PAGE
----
Big data has been a hot topic for years and affects organizations across every industry. But most organizations, especially in the non-profit world, don’t have the resources for data analysis in-house or the budget for fancy data tools.
The truth is that most organizations don’t need a major financial investment in data tools. You can adopt technology and big data strategies to make data-driven decisions using Microsoft Excel paired with intuitive data analysis.
Williams Whittle uses data visualization as a strategic planning tool for all our major clients. From uncovering correlations of media spend to brand awareness to predicting future actions based on seasonality, data visualization is an essential tool for every marketer.
How Do You Get Started?
The first thing you need to do is to define the problem you are trying to solve.
Here are some sample questions that we have answered using data visualization.
Why has ad recall increased or decreased in a specific time period with the same ad spend?
When and how frequently should we be in market with television next year based on what our competitors are doing?
Is there a correlation of the seasonality of our services state by state and how does paid and/or earned media impact usage?
Once you know what question you need answered, you need to collect all the Key Performance Indicator (KPI) data associated with it.
In the questions listed above, the data collected may be the following:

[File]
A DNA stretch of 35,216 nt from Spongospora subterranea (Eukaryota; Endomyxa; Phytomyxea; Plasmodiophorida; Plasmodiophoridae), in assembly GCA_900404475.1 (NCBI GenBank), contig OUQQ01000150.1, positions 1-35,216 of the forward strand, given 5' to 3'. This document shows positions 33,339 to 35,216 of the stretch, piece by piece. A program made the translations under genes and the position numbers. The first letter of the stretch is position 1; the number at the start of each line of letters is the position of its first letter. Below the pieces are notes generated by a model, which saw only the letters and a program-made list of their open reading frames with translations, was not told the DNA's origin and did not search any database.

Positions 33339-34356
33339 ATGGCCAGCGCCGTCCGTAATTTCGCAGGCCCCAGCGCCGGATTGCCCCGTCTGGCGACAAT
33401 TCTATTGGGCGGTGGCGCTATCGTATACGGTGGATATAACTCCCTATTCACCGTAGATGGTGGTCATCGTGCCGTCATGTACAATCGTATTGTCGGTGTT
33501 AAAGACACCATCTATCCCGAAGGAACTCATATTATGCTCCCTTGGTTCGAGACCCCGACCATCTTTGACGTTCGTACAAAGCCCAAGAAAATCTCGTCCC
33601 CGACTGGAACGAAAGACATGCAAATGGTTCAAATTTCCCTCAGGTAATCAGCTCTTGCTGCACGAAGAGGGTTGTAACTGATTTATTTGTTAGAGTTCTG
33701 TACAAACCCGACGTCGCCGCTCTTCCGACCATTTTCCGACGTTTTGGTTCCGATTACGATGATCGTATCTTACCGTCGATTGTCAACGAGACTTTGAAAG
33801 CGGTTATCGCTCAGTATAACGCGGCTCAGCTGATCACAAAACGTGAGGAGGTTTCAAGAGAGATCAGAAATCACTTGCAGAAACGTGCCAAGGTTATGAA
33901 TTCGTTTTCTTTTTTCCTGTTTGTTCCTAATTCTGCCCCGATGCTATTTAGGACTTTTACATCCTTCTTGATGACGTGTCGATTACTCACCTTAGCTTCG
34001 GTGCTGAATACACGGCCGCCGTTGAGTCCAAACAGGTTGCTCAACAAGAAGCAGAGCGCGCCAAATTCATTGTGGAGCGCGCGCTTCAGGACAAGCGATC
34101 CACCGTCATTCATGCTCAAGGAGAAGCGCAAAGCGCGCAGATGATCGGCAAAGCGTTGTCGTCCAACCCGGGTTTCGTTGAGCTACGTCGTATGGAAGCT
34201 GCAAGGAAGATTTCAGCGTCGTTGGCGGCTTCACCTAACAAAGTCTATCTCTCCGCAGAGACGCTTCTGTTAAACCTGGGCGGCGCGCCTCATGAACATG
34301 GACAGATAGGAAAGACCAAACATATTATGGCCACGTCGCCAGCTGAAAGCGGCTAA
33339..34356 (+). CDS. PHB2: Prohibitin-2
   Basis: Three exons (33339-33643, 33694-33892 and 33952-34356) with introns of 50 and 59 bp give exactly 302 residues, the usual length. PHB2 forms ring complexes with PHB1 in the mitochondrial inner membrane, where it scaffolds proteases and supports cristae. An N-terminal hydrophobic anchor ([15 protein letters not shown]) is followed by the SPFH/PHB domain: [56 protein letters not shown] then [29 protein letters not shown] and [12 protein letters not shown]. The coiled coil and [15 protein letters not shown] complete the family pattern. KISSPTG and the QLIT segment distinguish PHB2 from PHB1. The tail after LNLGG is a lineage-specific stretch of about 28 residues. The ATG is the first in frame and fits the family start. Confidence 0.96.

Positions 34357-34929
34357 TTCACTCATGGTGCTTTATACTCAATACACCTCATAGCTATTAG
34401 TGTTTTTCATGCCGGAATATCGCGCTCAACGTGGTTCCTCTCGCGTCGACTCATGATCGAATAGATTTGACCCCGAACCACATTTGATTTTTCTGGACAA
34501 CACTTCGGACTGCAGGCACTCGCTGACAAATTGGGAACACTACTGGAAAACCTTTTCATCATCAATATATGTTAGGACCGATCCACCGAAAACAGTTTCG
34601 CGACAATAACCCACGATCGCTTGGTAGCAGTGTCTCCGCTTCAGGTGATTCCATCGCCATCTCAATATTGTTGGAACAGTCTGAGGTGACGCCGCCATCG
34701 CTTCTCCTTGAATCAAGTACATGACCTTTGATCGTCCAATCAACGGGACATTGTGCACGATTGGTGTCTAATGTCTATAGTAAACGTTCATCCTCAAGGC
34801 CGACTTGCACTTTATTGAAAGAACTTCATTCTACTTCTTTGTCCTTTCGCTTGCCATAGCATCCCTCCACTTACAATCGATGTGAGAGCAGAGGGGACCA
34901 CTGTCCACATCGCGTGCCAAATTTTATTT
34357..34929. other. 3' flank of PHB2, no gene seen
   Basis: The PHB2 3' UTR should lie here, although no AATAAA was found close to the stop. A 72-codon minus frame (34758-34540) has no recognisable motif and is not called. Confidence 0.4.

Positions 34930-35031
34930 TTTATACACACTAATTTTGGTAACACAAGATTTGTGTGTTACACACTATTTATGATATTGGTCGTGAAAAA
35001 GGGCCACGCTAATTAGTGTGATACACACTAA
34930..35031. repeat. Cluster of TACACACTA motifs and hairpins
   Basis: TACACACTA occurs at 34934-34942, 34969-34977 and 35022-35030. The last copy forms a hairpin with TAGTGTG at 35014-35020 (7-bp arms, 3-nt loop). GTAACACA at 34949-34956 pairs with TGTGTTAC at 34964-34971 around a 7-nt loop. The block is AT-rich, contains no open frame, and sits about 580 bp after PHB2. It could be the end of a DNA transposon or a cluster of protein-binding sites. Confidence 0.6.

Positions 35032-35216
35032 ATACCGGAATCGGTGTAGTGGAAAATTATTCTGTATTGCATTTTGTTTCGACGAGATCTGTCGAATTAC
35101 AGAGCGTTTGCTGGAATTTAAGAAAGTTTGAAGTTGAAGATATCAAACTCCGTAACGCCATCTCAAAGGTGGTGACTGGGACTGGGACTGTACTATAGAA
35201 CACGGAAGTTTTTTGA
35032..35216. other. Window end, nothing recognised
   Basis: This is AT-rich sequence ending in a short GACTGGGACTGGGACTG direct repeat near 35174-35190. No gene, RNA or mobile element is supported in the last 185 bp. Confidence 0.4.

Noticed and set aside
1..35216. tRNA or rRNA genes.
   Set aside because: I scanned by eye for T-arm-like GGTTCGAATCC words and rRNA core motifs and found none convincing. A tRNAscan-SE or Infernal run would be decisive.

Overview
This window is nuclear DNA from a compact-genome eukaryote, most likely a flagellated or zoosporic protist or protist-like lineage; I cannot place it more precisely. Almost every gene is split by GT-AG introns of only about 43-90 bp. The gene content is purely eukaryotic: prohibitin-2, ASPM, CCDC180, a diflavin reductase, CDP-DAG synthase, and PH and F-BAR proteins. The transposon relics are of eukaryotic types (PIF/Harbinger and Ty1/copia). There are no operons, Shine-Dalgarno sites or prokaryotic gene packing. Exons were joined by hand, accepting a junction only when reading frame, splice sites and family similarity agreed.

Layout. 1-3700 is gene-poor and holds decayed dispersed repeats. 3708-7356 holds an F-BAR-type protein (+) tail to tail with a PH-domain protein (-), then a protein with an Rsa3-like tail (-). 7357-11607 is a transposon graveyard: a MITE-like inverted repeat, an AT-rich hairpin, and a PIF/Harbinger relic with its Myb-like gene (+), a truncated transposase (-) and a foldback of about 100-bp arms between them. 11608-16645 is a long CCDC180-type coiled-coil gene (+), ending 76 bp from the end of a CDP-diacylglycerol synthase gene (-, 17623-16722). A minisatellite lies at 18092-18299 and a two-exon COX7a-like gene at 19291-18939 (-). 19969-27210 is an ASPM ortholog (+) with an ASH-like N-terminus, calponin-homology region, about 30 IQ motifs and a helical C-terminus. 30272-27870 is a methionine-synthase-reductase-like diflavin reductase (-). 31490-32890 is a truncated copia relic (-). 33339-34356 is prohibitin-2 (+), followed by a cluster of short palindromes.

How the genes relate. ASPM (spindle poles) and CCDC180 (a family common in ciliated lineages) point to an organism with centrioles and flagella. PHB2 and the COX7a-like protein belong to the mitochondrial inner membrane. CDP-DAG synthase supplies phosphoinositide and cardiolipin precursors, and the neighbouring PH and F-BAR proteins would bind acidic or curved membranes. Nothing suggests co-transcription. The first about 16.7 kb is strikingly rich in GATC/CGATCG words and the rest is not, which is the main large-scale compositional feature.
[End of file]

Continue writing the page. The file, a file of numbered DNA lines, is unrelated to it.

- Advertising recall or aided and unaided awareness, likelihood to choose (year over year, quarterly as collected)
- Competitor spending overall and by medium
- Advertising spending (by media type, by month, year) for paid media
- Earned media value
- Google Grant
- In-kind media bonus
- Social media impressions and engagement (views, shares, followers, fans)
- Website visits (by month, year)
- Community events
- Brochures/materials distributed
- Emails/surveys/pledges collected
- Number of people reached (by event)
- Donations or sales data (by month, by state/location)
- Customer service phone calls, emails, social media questions
Next, all of data can be charted on a calendar for the specific time period you want to cover. The months of the year should be noted at the bottom, and the axis on either side will vary based on what you are trying to correlate.
For example, this chart correlates paid media with website visits for the Mattress Recycling Council campaign “Bye Bye Mattress”. It’s a mattress recycling program operating in California, Connecticut and Rhode Island. The program was established by law and is operated by Mattress Recycling Council, a nonprofit that uses a recycling fee collected on each mattress and box spring sold to implement its mattress recycling programs for the three states that have enacted laws. The life cycle of mattress recycling and the program itself, is dependent on mattress sales. Once a new mattress is purchased, the old one is recycled (sometimes immediately, sometimes not).
As you can see from the chart, there is an obvious correlation between increased website visits when we are in market with traditional media. The second wave of spending included community events in key markets in California, which also contributed to increases in web visits.